Nine years ago, Princeton University hoped to lead the fight against constantly growing GPAs with a policy of "grade deflation," which set a suggested cap on the number of A's in a class. The plan didn't catch on, and now Princeton appears to be backtracking.
Newly initiated Princeton President Chris Eisgruber announced today that the Ivy League university would create a faculty committee to review the school's grade deflation policy, in which faculty are advised to cap A grades at 35 percent of students. Despite touting its effects on stabilizing grading, Eisgruber noted some of the policy's issues in a statement. "Yet concerns persist that the grading policy may have had unintended impacts upon the undergraduate academic experience that are not consistent with our broader educational goals," he wrote. In addition, he questioned some of the central ideas of the policy, such as whether "numerical targets" were necessary to achieving better feedback on student work.
Eisgruber was quick to mention that these types of reviews happen about once a decade and are ordinary procedure. Still, a number of factors do seem to put the plan's status up in the air. Gone are the policy's key formulators, the retired former president Shirley Tilghman and dean Nancy Malkiel. At the time, Princeton had hoped to be a trendsetter in the grade deflation issue when it enacted its policy. Since then, though, no other Ivy League institutions followed suit, and it remains a spot of contention among Princeton's students. Yale considered moving toward a grade deflation policy last spring, but postponed a vote partly because of student protests.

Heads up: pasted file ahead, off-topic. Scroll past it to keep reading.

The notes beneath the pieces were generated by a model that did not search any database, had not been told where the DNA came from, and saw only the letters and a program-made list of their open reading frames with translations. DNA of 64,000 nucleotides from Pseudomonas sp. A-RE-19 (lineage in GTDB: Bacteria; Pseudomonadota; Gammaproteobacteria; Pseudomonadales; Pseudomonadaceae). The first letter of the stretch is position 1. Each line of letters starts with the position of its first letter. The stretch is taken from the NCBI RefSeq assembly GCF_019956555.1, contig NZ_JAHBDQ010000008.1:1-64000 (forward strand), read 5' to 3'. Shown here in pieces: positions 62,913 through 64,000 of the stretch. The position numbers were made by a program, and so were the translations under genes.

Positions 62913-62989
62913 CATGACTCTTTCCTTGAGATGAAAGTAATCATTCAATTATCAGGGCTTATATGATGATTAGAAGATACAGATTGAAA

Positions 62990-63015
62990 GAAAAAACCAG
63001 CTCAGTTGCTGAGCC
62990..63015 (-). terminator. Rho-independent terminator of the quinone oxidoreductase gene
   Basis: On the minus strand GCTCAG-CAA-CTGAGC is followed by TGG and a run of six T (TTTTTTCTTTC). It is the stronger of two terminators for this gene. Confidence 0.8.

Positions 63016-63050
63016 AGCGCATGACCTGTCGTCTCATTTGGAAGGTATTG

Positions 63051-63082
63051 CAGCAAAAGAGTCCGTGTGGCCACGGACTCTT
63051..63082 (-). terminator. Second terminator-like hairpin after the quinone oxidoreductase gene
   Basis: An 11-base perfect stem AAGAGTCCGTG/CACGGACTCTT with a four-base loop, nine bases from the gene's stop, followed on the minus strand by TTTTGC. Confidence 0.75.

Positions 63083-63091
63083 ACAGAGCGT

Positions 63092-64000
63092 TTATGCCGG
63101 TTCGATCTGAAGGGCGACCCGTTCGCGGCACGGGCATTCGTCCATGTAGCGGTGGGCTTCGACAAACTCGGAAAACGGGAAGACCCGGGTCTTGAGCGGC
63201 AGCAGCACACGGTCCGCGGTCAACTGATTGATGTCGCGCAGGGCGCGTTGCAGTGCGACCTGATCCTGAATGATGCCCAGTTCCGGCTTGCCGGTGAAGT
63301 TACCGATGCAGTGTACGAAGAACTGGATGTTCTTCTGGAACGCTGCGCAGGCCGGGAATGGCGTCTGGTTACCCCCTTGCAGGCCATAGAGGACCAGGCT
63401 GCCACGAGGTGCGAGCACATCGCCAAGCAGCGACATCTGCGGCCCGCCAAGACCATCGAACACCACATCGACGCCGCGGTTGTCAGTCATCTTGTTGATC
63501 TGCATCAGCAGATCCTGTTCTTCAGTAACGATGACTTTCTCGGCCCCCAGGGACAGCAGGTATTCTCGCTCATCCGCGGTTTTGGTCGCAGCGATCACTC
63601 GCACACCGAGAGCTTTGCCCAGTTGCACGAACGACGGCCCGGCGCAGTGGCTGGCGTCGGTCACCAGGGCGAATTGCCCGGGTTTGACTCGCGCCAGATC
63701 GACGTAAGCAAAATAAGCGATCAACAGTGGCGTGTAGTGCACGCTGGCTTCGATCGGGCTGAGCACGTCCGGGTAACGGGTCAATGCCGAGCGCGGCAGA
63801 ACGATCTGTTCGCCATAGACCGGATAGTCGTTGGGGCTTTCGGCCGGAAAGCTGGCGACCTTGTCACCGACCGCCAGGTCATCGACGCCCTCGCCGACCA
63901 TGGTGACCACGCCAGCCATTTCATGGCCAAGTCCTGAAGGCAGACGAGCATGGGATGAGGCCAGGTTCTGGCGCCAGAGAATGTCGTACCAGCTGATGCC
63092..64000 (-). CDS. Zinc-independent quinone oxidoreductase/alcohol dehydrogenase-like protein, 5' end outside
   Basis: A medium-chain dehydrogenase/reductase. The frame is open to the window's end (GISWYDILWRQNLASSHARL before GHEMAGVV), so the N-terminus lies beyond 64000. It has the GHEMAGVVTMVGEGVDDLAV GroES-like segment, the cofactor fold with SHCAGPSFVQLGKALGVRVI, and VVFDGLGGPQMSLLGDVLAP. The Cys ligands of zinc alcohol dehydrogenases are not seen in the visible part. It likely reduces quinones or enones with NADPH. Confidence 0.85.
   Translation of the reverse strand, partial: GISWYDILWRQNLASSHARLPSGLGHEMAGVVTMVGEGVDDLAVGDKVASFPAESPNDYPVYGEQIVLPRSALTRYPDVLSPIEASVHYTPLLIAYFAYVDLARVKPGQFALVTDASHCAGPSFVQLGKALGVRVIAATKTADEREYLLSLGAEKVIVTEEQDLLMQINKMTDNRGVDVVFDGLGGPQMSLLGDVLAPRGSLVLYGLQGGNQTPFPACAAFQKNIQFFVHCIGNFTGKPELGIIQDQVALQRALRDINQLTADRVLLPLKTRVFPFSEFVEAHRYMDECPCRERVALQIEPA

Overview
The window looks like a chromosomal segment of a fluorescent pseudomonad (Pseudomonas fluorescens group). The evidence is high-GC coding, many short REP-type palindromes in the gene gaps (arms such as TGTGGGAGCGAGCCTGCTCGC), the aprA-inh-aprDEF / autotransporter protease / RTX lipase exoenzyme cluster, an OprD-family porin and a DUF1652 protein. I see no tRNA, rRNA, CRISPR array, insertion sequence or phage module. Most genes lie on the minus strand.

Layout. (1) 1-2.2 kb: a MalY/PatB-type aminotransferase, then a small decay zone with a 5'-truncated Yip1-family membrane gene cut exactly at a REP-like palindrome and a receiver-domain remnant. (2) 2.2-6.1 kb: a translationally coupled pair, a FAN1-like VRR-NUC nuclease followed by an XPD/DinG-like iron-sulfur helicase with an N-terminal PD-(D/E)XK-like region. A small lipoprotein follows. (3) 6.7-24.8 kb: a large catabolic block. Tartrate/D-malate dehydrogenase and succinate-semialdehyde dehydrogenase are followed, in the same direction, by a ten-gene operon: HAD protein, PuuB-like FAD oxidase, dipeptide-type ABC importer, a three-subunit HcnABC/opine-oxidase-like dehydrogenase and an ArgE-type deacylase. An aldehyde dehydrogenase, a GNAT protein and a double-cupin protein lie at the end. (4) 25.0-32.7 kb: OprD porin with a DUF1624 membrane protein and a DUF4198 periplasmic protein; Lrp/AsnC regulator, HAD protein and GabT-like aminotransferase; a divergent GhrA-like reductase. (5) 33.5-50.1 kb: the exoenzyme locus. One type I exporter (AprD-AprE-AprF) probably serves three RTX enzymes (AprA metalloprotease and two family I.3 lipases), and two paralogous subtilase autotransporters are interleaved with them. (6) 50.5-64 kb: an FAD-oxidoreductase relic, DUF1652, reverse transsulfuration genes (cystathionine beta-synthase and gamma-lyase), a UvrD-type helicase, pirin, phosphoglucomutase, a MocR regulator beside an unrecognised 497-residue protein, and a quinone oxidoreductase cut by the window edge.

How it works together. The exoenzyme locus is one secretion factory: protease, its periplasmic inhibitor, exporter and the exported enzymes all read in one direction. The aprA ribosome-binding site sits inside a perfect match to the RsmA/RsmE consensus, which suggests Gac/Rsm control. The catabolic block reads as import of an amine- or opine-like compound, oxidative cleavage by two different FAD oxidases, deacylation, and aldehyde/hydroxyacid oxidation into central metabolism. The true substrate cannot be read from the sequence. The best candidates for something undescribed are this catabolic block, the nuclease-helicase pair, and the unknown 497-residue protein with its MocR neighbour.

There's a reason students don't like the policy — the lower GPAs resulting from the grade deflation policy have had a slightly negative impact on job and graduate school prospects. In 2009, Princeton began to provide a notice with its transcripts that explain the deflation policy, but that likely has little impact. A recent study in PLOS ONE found that employers and college admissions workers more often approve of applicants with higher raw GPAs, and that's true even if they are informed that the applicant's school's average grade was much higher.
It's probably too much to expect Princeton to flatly overturn its grade deflation policy and admit failure in its efforts to push over the first domino in the entire college-level grading outlook. But this backtrack and reassessment of the grade deflation reflects some admission of fault, and for that, Princeton gets an A.